BOSTON -- Premium cable channel Starz announced in April that it will offer its content directly to consumers through a Starz-branded app, joining the likes of Showtime and HBO in charging users a monthly fee for a streaming video service. And the company is primarily leveraging its own team of around 30 developers to offer the service, as well as vendors Deluxe OnDemand and Penthera.
Ray Milius, the company's EVP of programming and operations, said that Starz in April also reworked its approach to the streaming market to reduce the number of apps it needed to maintain -- from three to one. The company previously offered its TV Everywhere content through its Starz Encore, Starz Play and Movieplex apps, but combined all those apps into one -- Starz -- in April to cut down on its app-management workload.
"It was a royal pain" to maintain three apps, Milius said here in the sidelines of the INTX show. "We're [now] doing it all in one app."
Milius said that Starz's internal team of 30 developers created the company's new iOS and Android apps, and will also be mostly responsible for expanding the company's service to other devices including the Roku and the Xbox. He said Deluxe OnDemand handles the company's CDN and transcoding work; Starz previously handled its own transcoding functions but "it was rather arduous" and so the company began outsourcing that effort to Deluxe OnDemand around a year ago.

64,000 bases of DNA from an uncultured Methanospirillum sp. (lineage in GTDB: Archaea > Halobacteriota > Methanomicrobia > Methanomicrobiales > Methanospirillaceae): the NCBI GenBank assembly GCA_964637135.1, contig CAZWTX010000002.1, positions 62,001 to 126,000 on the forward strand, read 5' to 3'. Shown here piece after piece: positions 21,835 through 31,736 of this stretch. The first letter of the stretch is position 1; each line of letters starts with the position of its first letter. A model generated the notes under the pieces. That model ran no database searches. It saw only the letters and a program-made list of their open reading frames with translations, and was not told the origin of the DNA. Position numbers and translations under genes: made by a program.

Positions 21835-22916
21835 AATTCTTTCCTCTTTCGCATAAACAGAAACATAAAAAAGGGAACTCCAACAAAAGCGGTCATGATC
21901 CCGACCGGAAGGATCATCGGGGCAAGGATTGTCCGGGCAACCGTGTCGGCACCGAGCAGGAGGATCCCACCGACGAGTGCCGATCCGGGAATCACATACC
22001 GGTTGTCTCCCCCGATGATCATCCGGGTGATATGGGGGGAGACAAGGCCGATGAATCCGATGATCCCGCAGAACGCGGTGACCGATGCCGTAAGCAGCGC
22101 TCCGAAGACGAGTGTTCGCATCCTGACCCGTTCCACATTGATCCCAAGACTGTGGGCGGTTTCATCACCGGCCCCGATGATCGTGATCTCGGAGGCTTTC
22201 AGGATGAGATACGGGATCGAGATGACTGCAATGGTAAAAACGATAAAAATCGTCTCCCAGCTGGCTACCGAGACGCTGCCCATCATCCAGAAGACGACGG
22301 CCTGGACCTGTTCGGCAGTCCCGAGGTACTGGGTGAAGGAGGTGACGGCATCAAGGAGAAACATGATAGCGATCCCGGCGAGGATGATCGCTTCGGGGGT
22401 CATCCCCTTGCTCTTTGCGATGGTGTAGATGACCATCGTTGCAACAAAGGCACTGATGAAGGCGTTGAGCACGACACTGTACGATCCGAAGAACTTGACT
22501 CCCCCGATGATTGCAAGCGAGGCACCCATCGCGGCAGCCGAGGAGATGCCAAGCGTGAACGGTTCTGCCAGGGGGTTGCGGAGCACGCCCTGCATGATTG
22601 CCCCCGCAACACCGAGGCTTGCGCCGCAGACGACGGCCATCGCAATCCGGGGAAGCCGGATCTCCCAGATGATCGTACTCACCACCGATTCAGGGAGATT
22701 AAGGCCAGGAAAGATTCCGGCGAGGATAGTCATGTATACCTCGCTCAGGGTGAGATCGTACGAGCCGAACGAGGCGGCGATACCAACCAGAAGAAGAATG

Milius said Penthera supplies the content-downloading capability on Starz's new app. Penthera also supports the content-downloading function on the TV Everywhere services from Comcast, Charter Communications and others, allowing customers to download movies and TVs shows for offline viewing. Milius added that Starz's content licensing rights cover offline viewing for most of the content on its service -- "we've crossed that bridge with most of our content partners," he said.
As for Starz's content-packaging system -- the platform the company uses to obtain, ingest, store, prepare and deliver the video it creates -- Milius said Starz developed that internally. "We do thousands of pieces of content every week," he said.
However, Milius said the company's system is aging and somewhat difficult to maintain, and every year Starz executives discuss the possibility of moving away from its internally developed platform in favor of one from the many third-party vendors that sell such products. "There are a number of solutions available now in the marketplace," he said, but noted the company hasn't yet decided whether to replace its system.
But Starz is in the process of replacing the platform it uses to handle content rights management, scheduling and other backend content management functions. He said the company developed its own backend system roughly 20 years ago, but decided to replace it with a platform from SintecMedia. "We're in the process of replacing it right now," Milius said.
He said Starz embarked on the replacement process with SintecMedia roughly three years ago, and expects to complete the process in July -- a timeframe that Milius comes as little surprise due to the complexity of the systems involved.
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Article updated May 19 to correct information about Penthera.